Third Amended and Substituted Petition
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Minneapolis, MN (PRWEB) May 8, 2008
Rebate analyst, Hal Stinchfield, CEO of Promotional Marketing Insights, reacted today to a recent development in the ongoing proceeding regarding the treatment of uncashed rebate checks.
In a rather dramatic and unprecedented showing of solidarity, 44 states, the District of Columbia and the Commonwealth of Puerto Rico have added three rebate sponsors to the Fitzgerald v. Young America Corporation litigation (in the Iowa District Court for Polk County, IA, Civil Action No. 6030), a case which seeks to address the failure of issuers of rebate checks to report uncashed rebates as unclaimed property to the various states.
"When consumers don’t get their manufacturer or retailer rebates, they are outraged," said Stinchfield. "The reason the states are interested in this issue is so they can locate the rightful owners and return the money."
According to the "Third Amended and Substituted Petition" filed with the court by the Iowa Department of Justice on April 18, 2008, Sprint Nextel Corporation, T-Mobile USA, Inc., and Walgreen Company were added as additional defendants in this case.
Previous to the filing of the amended petition, the group of plaintiff states had been pursuing Young America for the failure to report uncashed rebate checks where required under their unclaimed property statutes. The amended filing reinforces a commitment by the plaintiffs to vigorously pursue the matter of compliance and apparently demonstrate they are no longer willing to accept an "it’s not our liability" argument.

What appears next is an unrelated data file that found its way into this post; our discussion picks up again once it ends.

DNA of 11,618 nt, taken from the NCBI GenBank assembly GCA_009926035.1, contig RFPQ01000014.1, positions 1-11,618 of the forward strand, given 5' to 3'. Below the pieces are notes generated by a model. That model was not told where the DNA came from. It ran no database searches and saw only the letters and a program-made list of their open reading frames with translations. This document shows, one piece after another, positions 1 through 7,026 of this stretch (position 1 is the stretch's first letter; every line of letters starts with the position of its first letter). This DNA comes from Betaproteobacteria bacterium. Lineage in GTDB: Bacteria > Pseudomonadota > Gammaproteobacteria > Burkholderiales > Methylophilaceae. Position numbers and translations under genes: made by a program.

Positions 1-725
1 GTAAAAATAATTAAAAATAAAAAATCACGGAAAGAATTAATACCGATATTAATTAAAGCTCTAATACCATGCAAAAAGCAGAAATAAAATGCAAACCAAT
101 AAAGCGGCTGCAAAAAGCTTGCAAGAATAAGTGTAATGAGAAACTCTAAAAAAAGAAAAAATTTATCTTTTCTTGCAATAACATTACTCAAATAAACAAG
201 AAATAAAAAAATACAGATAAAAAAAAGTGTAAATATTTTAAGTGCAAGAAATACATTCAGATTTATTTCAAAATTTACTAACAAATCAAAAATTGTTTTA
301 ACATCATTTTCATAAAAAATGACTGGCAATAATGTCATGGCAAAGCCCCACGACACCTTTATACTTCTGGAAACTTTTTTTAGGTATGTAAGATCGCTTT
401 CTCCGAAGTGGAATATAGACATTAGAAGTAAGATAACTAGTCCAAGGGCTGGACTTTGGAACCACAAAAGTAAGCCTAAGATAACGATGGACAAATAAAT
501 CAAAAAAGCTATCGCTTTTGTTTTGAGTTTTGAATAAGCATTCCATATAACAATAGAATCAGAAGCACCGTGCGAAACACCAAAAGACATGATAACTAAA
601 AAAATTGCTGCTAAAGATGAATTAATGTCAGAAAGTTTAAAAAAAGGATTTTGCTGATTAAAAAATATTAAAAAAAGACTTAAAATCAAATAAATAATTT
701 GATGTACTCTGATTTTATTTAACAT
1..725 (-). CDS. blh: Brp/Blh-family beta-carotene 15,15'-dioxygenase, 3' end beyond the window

"This is a consumer advocacy issue until a manufacturer, retailer, or fulfillment company fails to report and return uncashed rebates to the states; then it also becomes a legal issue," said Stinchfield.
The states’ action signifies that while the matter of liability has not yet been determined (through the legal proceedings), it is clear that by adding client companies to the litigation, the states firmly believe that regardless of which entity owes the money, somebody does.
With this action, the states also seem to be asserting that the failure to report uncashed checks as unclaimed property will result in aggressive enforcement.
Rebate sponsors and fulfillment companies, once thought immune from this liability, are clearly at risk whether they knew of the unclaimed property statutes or not.
"Consumers should be able to find their uncashed checks on the states’ unclaimed property web sites, but they won’t be there because they haven’t been reported," said Stinchfield.
The best way for manufacturers and fulfillment companies to protect themselves is to clearly and contractually agree in advance which party will report uncashed checks, have a well-documented, consumer-friendly replacement and resubmit strategy, and be certain the check clearing bank has maintained meticulous records of cleared and un-cleared rebate checks by dollar amount, by state, by month, and by offer.
To request a copy of the recently filed petition or discuss rebate liability and risk mitigation strategies, interested corporate executives may contact Hal Stinchfield, CEO of Promotional Marketing Insights: hal @ promotioninsights.com.
Promotional Marketing Insights is an executive rebate and promotion management consultancy.
hal @ promotioninsights.com